American cider is having an identity crisis.
Though once one of the most widely consumed beverages in America, cider fell by the wayside after Prohibition. America transitioned from a primarily agricultural economy to an industrial one, creating more distance between Americans and cider, a farmhouse staple. Recently, though, cider is making a name for itself and finding its way back to consumers.
Today there are approximately 1,000 commercial cideries in America. Between 2011 and 2019 alone, an estimated 600 cideries opened in the U.S., according to Michelle McGrath, CEO of the American Cider Association. And according to Nielsen Media Research, a data and analytics company, in 2022 direct sales of local and regional hard cider increased by 5.7% compared to 2021.
“I have definitely seen beer drinkers, in particular, take more interest in the cider category over the past year or so,” says Andrew Bronstein, owner of Nemo’s Beer Shop in Queens, New York, which stocks 12 to 15 ciders at a given time. “I believe some of that has to do with flavor curiosity.”
Despite its rise in popularity, cider still suffers from a perception problem. Though distinct from wine and beer, cider is often viewed through the lens of one or the other. The result is a lack of understanding about what cider actually is, which some argue limits potential consumer interest in it.
Could single-varietal bottlings—ciders made with one type of apple—help better define cider in the minds of drinkers, potentially securing the category’s future? Here’s what some cider pros had to say.
But First, What Is Cider Exactly?
The Alcohol and Tobacco Tax and Trade Bureau (TTB) classifies cider as a fruit wine. This means it’s subject to the same rules as grape-based wine. Because of this, cideries are listed in government databases as wineries, making it difficult to get an accurate read on exactly how many commercial cideries are operating in the U.S. beyond rough estimates.
This classification can muddle the language used to talk about cider. For instance, cidermakers accurately use the words like “variety” and “varietal” to describe their products, terms often reserved for wine. Yet despite its adjacency to wine, if you go to a liquor or grocery store, you will most often find hard ciders stacked among cans of beer. Not to mention, terms like “brewed” are sometimes erroneously used to describe the cidermaking process–as cider is fermented.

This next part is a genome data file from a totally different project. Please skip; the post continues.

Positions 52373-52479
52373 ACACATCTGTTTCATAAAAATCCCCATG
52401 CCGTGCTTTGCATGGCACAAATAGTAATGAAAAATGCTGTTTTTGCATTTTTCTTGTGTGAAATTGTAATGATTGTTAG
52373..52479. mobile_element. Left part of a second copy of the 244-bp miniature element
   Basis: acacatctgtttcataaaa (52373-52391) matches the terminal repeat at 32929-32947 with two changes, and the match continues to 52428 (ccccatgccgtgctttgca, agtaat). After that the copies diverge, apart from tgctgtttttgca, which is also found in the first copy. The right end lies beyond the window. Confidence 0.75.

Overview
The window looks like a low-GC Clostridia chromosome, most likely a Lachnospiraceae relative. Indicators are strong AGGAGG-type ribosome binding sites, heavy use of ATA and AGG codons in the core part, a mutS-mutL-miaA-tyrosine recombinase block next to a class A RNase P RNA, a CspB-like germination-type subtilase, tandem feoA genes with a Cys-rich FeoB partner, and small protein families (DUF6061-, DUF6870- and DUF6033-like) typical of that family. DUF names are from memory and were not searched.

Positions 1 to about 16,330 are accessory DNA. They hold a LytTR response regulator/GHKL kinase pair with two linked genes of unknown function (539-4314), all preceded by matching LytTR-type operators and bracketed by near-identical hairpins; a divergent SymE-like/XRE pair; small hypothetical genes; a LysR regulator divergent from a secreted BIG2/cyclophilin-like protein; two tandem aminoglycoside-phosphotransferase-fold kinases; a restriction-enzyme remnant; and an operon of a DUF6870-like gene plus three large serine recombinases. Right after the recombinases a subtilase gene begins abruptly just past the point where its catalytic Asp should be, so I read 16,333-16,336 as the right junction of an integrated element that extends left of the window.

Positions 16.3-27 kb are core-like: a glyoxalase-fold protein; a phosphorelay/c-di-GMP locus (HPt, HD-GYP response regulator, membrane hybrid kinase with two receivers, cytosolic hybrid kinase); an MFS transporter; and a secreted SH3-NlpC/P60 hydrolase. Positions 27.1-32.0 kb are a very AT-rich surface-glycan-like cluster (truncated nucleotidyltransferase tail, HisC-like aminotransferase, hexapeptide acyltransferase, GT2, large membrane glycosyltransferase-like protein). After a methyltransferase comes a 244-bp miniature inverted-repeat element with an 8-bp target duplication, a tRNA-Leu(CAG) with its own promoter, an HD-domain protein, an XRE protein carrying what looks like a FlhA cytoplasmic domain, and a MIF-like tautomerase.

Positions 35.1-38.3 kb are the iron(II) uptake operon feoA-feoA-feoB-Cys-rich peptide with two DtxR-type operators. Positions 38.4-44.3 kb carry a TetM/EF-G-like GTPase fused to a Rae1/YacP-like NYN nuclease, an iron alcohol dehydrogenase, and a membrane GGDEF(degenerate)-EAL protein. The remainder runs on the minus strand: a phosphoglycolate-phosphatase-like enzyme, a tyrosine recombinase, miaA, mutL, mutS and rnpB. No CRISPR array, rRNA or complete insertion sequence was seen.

Codifying the terms used to describe cider may be key to the category’s longevity. Think about it: If you ask wine drinkers what they enjoy, they’ll likely name a few grape varieties. Ask beer drinkers the same question, and they might name a few styles—heck, maybe even certain hops. Wine and beer have an identity, with a common language people can latch onto and use. Cider doesn’t quite have that yet.
How Single-Varietal Bottles Can Demystify Cider
Stories behind the bottles can also help bring cider to life, a tactic that wineries and breweries have long employed. Advertising apple varieties might give consumers an opportunity to ask questions and “engage in the story of the apples and orchards,” says Dan Pucci, author of American Cider.
“Single-varietal ciders are a good opportunity for consumers to become familiar with varietal names and get a sense of what they bring to the character of a cider, even when they are found in a blend,” says Darlene Hayes, author of Cider Cocktails–Another Bite of the Apple. “It helps to make them a little more relatable, less anonymous.”
Hayes has been reviewing single-varietal cider for years and believes these bottlings can help show the way apple varieties exhibit terroir and can age, which could only help spur innovation amongst cidermakers.
Steve Selin, owner and cidermaker at South Hill Cider in New York State, echoes this sentiment. “What cider does not have is categories. And so, by using single varietals, people will be able to recognize, ‘Oh, I really like Baldwin, can I have more ciders like Baldwin?’ And then I can tell them ‘Oh, yeah, we have Ashmead’s Kernel, Newtown Pippin [and] Golden Russet.’’’
The Challenge of Single-Varietal Ciders
If single-varietal has so much potential, why are they a rarity? Because they can be hard to make.
The U.S. is home to around 200 apple varieties, some better for eating and others for making into cider. According to Tasting Cider: The Cidercraft(r) Guide to the Distinctive Flavors of North American Hard Cider, varieties like Kingston Blacks, Newton Pippins, Russets, Gravensteins and Arkansas Blacks can often hold their own when used to make a single varietal-cider. But many can’t.